REUTERS — Austria’s Red Bull joined the ranks of the top 10 U.S. carbonated soft drink companies for the first time in 2001 as the overall industry posted moderate growth and Coke Classic retained its spot as the top brand, according to data released on Thursday.
Coca-Cola Co. is still the top carbonated soft drink company, and its Coke Classic is the top brand. But both Coca-Cola’s volume and Coke Classic’s volume fell last year, according to data from Beverage Digest/Maxwell.
Beverage industry newsletter Beverage Digest, along with contributing editor John Maxwell, tracked carbonated soft drink volume in all U.S. channels to compile the results, which show that PepsiCo Inc.’s Pepsi-Cola Co. posted a 1.3 percent climb in volume, driven by Diet Pepsi.
Meanwhile, Coca-Cola’s volume slipped 0.2 percent and Coke Classic’s volume fell 2 percent, according to the data.
Atlanta-based Coca-Cola was still the front-runner, with a commanding 43.7 share of the market. Its Coke Classic had a 19.9 market share. Purchase, New York-based Pepsi-Cola, meanwhile, grew to a 31.6 market share and its Pepsi-Cola brand had a 13.2 market share.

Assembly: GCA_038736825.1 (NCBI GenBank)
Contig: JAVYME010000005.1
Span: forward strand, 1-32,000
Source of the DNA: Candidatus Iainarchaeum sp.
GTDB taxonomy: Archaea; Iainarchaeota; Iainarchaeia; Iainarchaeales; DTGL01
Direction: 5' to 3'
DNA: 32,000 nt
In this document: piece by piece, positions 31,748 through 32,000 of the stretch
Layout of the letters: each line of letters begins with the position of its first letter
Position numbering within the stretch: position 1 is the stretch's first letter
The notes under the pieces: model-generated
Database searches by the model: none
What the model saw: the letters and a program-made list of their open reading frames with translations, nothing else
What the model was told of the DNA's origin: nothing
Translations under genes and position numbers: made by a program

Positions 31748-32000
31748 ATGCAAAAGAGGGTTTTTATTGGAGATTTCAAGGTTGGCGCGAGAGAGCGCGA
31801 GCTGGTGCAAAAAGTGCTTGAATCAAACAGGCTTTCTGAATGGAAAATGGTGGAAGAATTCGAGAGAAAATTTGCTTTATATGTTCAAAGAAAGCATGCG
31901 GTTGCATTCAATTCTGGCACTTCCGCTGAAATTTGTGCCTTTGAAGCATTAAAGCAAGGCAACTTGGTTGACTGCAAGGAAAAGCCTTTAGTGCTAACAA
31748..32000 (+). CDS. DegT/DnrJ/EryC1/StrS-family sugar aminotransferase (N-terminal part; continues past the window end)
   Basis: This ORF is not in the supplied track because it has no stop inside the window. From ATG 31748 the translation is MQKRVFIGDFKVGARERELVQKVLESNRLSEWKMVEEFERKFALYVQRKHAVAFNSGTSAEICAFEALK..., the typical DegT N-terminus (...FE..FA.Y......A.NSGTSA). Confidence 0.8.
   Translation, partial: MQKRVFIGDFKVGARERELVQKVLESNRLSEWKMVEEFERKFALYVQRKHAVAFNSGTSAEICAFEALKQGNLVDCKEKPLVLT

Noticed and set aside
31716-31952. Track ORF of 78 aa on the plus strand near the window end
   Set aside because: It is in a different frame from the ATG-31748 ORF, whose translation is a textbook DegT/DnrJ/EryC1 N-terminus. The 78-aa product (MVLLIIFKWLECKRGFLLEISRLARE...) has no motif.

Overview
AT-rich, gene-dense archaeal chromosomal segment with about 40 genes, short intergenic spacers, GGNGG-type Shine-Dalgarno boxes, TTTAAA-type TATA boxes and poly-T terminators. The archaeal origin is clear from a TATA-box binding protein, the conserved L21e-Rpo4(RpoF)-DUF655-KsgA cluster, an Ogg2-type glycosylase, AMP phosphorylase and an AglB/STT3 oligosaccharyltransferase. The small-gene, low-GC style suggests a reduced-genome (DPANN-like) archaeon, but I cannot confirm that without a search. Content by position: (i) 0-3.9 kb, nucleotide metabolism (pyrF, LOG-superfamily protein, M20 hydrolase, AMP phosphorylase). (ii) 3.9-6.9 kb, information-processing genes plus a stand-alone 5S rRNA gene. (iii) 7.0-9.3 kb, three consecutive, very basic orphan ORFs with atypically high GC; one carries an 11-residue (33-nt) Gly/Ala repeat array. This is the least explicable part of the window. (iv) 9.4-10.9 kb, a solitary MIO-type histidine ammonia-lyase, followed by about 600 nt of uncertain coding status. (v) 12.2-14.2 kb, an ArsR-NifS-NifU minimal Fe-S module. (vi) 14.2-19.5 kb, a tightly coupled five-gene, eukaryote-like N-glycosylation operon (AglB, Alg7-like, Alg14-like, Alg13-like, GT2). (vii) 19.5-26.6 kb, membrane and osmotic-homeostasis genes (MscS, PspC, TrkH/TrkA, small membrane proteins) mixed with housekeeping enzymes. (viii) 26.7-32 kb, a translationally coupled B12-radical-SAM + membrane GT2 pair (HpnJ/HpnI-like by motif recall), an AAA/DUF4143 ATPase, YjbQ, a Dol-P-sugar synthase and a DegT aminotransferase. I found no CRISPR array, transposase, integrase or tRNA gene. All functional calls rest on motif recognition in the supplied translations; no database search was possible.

Diet Pepsi, the No. 7 carbonated soft drink based on market share, posted the strongest volume growth of any brand in the top 10, with volume up 2 percent. It had 5.3 market share with 533.6 million cases. Competitor Diet Coke posted the second-strongest volume growth, at 1.7 percent, to 878.8 million cases, for an 8.8 market share,
Overall, the industry posted a 0.6 percent climb in volume, Beverage Digest/Maxwell said. While that it was up from 2000’s sluggish growth rate of just 0.2 percent, it was well below the annual 2 percent to 3 percent growth seen in the 1990s.
Noncarbonated drinks, such as bottled water, have been pulling consumers away from their bubbly cousins.
The carbonated soft drink companies’ rankings were relatively the same as last year, with the exception of Red Bull. The bubbly energy drink came in as the No. 8 carbonated soft drink company in terms of market share. with 0.1 market share. Its volume more than doubled, to 10.5 million cases.
Royal Crown was no longer listed as a separate company in the rankings, since it was absorbed in late 2000 by Cadbury Schweppes Plc’s U.S. unit, Dr Pepper/Seven Up, which is the No. 3 company behind Coca-Cola and Pepsi-Cola.
The fourth company in the rankings, Toronto-based Cott Corp., posted the second-largest volume jump. Cott is the largest supplier of store-brand soft drinks.
The rankings of the top 10 brands remained the same, with Coke Classic, Pepsi-Cola, Diet Coke, Mt. Dew and Sprite making up the top five.